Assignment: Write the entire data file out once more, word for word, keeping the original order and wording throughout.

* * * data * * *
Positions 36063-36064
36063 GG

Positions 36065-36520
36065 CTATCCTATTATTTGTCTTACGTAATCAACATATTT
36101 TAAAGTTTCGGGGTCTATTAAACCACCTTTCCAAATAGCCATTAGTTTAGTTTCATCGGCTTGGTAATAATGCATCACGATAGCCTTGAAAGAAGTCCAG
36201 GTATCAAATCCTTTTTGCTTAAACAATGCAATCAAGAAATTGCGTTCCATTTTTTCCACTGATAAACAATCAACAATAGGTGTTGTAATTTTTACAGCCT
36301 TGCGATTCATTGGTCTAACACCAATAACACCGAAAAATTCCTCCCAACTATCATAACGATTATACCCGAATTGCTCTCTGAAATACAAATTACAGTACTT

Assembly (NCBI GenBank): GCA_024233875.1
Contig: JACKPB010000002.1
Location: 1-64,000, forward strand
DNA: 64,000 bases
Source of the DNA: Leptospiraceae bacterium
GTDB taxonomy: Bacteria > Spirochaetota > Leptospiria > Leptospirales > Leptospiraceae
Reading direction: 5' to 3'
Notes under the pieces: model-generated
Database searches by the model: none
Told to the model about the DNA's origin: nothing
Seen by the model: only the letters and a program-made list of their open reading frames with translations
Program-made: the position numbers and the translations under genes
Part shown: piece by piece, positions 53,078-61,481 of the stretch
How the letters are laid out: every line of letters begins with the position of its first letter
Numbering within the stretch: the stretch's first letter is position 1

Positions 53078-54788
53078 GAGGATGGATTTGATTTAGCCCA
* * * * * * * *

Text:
Positions 36063-36064
36063 GG

Positions 36065-36520
36065 CTATCCTATTATTTGTCTTACGTAATCAACATATTT
36101 TAAAGTTTCGGGGTCTATTAAACCACCTTTCCAAATAGCCATTAGTTTAGTTTCATCGGCTTGGTAATAATGCATCACGATAGCCTTGAAAGAAGTCCAG
36201 GTATCAAATCCTTTTTGCTTAAACAATGCAATCAAGAAATTGCGTTCCATTTTTTCCACTGATAAACAATCAACAATAGGTGTTGTAATTTTTACAGCCT
36301 TGCGATTCATTGGTCTAACACCAATAACACCGAAAAATTCCTCCCAACTATCATAACGATTATACCCGAATTGCTCTCTGAAATACAAATTACAGTACTT

Assembly (NCBI GenBank): GCA_024233875.1
Contig: JACKPB010000002.1
Location: 1-64,000, forward strand
DNA: 64,000 bases
Source of the DNA: Leptospiraceae bacterium
GTDB taxonomy: Bacteria > Spirochaetota > Leptospiria > Leptospirales > Leptospiraceae
Reading direction: 5' to 3'
Notes under the pieces: model-generated
Database searches by the model: none
Told to the model about the DNA's origin: nothing
Seen by the model: only the letters and a program-made list of their open reading frames with translations
Program-made: the position numbers and the translations under genes
Part shown: piece by piece, positions 53,078-61,481 of the stretch
How the letters are laid out: every line of letters begins with the position of its first letter
Numbering within the stretch: the stretch's first letter is position 1

Positions 53078-54788
53078 GAGGATGGATTTGATTTAGCCCA